Intimacy DisorderJune 11, 2018
The permanent steps to freedom from addiction (any addiction)… that can be provided by a die-hard addict who spent seven years in hell. Joseph Dinesh has walked the talk and now speaks from heaven.
Dr. Patrick Carnes, a Clinician, describes addiction as: “The pathological relationship with a mode altering substance or behavior.”
All said and done, in the simplest of sentences, I would like to describe addiction as an intimacy disorder. It is the desperate search for love and connection. God created Humans with love and for love. When you are deprived and bereft of that love, the inner hollow is deep and echoing, and that’s often when you become a sitting duck for the demon of addiction. It can hook you on drugs, pornography, sports, womanizing, or any other obsessive behavior or lifestyle – the root cause of all addiction is the same – the love deficit.
Raised in the troubled milieu of what was my home, I always sought love and appreciation outside its boundaries. I was ready to pay any cost just feel even for the flick of a moment “wanted”. To my utter surprise, the culture provided me with many faces of love and I was not sure which one was genuine.
Nevertheless, that did not stop me from venturing to try out everything the world had to offer. It was not long before I got the perfect fit. It promised me pleasure, a beyond-mountains’ high and mind-blowing fantasy. Above all, it was affordable, available, and anonymous. I needed nothing more in life. Life could throw all the bouncers it chose to, I was not worried. Addiction met my deepest need. Initially, I also believed, I could be free of it whenever I chose.
It became my best friend and my final recourse to face life’s challenges. As I spent more time with it, I developed a very deep relationship, so much so that it became as much a part of my life as breathing. Just as is the case with breathing, I could not live without my addiction. It was all I could think of. I cannot pin down when exactly it happened but it became part of lifestyle, and then the part became a whole. Addiction was my only lifestyle. To my horror, I had to accept I had become a addict. I had no control over it - but it controlled me. It would be a gross understatement if I say that I was a slave! Slave or salve, it could have been either – the truth is, addiction provided me with the protective barrier I needed from the callous, uncaring word that surrounded me.
The addiction had unimaginable consequences on my life and career. Having sailed through management studies in a premier institute in India, I was all excited to climb the corporate ladder. Unfortunately, that dream was crushed after I was thrown out of 3 companies in a span of 5 years. I was jobless for more than 2 years, depending on someone or anyone to put food in mouth and provide roof over head.
As had to happen, my addiction destroyed all my relationships -left, right, and centre. Family, relatives, and friends, equally shunned me. A beggar would have received more compassion than what was accorded to me. I had no place to go, nor a shoulder to cry out my agony.
I was without identity, dignity, and self-respect. It became so bad, that I did not know who I really was. It seemed I was living merely because my nose refused to stop letting the air in and out.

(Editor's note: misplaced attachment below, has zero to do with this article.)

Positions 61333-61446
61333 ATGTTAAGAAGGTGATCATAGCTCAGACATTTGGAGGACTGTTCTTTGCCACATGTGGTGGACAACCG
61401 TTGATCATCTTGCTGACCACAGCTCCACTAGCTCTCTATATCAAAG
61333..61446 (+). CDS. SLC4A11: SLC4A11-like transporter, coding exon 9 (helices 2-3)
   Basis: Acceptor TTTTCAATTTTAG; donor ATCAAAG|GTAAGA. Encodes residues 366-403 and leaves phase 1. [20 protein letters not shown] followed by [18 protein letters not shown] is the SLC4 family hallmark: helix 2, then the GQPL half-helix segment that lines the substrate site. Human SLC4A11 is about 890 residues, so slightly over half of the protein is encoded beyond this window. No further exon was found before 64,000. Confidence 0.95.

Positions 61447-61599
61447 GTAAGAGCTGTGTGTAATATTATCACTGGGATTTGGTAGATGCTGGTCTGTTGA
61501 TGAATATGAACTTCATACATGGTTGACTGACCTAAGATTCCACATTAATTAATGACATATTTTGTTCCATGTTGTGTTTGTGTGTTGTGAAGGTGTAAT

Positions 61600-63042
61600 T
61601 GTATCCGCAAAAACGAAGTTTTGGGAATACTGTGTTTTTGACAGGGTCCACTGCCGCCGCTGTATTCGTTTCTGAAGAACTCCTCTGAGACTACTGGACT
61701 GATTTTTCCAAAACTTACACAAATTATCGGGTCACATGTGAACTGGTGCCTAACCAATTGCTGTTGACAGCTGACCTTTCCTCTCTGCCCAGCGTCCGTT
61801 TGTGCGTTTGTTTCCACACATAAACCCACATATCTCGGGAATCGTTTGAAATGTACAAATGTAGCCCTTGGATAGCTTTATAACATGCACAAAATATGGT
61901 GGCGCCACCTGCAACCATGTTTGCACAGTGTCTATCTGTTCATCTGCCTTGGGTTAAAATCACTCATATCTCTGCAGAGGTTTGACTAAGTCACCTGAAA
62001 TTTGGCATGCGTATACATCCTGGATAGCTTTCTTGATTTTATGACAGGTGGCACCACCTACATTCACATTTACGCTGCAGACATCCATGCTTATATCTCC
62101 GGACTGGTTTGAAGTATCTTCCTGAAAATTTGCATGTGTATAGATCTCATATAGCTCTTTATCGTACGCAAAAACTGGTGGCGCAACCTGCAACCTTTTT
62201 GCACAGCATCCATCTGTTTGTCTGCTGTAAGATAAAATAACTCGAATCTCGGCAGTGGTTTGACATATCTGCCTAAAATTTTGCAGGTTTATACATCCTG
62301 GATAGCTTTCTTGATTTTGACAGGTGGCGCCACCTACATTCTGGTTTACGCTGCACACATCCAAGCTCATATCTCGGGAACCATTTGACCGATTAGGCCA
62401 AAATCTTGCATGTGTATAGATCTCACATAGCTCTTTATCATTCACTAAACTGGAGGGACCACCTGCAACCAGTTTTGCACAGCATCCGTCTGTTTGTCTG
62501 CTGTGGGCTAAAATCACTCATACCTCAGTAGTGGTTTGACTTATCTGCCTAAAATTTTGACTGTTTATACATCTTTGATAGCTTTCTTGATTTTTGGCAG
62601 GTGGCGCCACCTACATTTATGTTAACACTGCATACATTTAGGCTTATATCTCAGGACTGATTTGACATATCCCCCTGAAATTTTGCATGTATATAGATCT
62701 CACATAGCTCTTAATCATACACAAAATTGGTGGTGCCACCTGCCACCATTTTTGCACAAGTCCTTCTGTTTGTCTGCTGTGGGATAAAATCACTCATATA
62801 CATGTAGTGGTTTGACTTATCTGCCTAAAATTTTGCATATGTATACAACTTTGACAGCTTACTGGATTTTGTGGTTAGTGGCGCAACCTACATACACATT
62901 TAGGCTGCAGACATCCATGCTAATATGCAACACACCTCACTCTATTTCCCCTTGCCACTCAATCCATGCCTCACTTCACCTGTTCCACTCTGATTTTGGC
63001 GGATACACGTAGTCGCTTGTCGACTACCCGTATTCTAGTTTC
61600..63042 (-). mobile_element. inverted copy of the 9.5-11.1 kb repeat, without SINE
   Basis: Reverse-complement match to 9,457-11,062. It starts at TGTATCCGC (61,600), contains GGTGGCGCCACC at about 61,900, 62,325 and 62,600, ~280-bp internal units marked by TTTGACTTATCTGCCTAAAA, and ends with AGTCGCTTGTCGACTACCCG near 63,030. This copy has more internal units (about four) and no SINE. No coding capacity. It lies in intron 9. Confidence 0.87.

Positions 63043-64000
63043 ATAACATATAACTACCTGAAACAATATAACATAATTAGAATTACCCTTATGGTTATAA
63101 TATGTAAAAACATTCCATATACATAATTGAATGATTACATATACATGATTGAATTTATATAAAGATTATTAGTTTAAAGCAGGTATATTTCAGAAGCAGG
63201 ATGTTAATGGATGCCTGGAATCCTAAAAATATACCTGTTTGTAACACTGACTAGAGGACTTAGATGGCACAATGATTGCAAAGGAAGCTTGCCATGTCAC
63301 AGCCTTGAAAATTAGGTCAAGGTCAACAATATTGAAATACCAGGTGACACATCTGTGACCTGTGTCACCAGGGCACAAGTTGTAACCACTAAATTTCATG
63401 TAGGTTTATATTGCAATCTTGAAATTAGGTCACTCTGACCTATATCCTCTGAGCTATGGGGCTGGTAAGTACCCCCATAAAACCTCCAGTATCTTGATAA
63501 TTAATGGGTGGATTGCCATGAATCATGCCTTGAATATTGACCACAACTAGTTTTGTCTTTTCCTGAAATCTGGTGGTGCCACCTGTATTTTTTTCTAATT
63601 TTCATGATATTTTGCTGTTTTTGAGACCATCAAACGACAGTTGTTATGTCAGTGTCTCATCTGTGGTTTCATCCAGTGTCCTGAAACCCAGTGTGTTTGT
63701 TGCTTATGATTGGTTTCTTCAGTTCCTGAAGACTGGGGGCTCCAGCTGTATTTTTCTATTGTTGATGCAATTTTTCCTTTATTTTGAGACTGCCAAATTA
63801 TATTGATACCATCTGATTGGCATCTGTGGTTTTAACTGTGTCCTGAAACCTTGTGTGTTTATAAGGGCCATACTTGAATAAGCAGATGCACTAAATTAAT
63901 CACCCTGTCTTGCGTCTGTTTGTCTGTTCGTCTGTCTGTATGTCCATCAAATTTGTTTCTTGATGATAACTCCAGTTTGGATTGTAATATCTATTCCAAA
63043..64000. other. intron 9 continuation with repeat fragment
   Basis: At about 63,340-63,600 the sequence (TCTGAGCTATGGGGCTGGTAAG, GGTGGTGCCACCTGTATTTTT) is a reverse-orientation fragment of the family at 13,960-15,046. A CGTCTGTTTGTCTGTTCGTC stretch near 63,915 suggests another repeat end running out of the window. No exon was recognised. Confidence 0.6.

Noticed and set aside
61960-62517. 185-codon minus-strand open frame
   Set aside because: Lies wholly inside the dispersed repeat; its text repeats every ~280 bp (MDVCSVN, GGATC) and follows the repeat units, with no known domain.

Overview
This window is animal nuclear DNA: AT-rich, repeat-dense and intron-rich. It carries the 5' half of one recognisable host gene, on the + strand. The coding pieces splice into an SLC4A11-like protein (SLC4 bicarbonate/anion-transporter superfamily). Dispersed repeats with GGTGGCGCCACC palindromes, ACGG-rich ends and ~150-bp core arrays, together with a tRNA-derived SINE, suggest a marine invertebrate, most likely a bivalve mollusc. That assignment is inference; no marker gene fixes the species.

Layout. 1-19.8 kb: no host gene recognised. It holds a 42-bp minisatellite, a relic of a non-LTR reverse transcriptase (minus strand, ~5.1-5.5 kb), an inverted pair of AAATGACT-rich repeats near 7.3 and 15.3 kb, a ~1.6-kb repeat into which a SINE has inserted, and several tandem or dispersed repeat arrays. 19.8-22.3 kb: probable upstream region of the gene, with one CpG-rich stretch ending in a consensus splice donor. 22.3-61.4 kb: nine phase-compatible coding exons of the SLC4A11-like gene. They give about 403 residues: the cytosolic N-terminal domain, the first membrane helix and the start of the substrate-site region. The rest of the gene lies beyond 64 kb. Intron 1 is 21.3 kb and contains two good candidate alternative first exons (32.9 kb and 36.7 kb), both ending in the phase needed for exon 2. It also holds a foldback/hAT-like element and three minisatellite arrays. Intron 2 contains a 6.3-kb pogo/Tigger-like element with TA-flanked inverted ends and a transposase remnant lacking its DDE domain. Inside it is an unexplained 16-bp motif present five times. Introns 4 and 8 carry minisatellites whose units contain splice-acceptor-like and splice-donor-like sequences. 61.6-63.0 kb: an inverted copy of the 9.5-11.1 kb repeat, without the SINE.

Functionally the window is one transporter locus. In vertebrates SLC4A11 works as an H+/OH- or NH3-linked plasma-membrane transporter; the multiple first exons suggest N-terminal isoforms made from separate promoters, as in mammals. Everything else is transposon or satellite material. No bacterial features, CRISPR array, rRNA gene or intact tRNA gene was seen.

After 7 years of torment and torture, I hit rock bottom and I knew I was one step away from the end. The elongated shadows left no doubt that the sun was setting over my life.
That was 2 years ago.
For 2 years, I have been addiction-free. I was able to liberate myself. A lot of what transpired could be classified supernatural, but the undeniable human element had to be the starting point: desire. I desired to be free of the curse. I wanted decency back in my life, it was ground zero rejection to see acquaintances cross to go to the other side when they saw me on the road. I wanted to feel human again, not worm, dirt, or scum. A solution stared me in the face and I grabbed at it with both hands. I was ready to try anything, for life in ‘addiction imprisonment’ is worse than swimming through a sewage canal. I am free, and I have to keep pinching myself for the reassurance that it’s not just a dream. I can’t explain in words the joy, peace and satisfaction that I have today. Not only that, I have finally found my life’s purpose and have been working on it with great success.
If you are at that crossroad of desire, and want to get out of the net and the cage, I could help you. Why? For the simple and crowning reason that when I was in the dark dungeon, I looked for help but could find none. O, there are hundreds of rehab centers and counselors and places and people like that. However, the lasting solution is a change of mind. That requires time and talk and no rehab center or counselor has this kind of time in today’s hectic world.
I have the time. Because this has become the purpose that has given meaning to my life, to set those free from the curse of addiction (any addiction) who desire to be free. If the desire is there in you – let it reveal itself to me – write to me at
and I will walk you through the journey to liberation.
If you are thinking, ‘Why am I being asked to write? Why can’t the author of this piece give me some simple solutions within the article?’
Here’s the reason, though the roots of the curse of addiction may be similar, each person’s struggle is unique, the circumstances that led to addiction are unparalleled, so each person’s exit strategy has to be different too. If you are looking for a ‘How to…’ and ‘Six steps to…’ etc, go to Google.
I am talking about a permanent deliverance, and my prescription is different.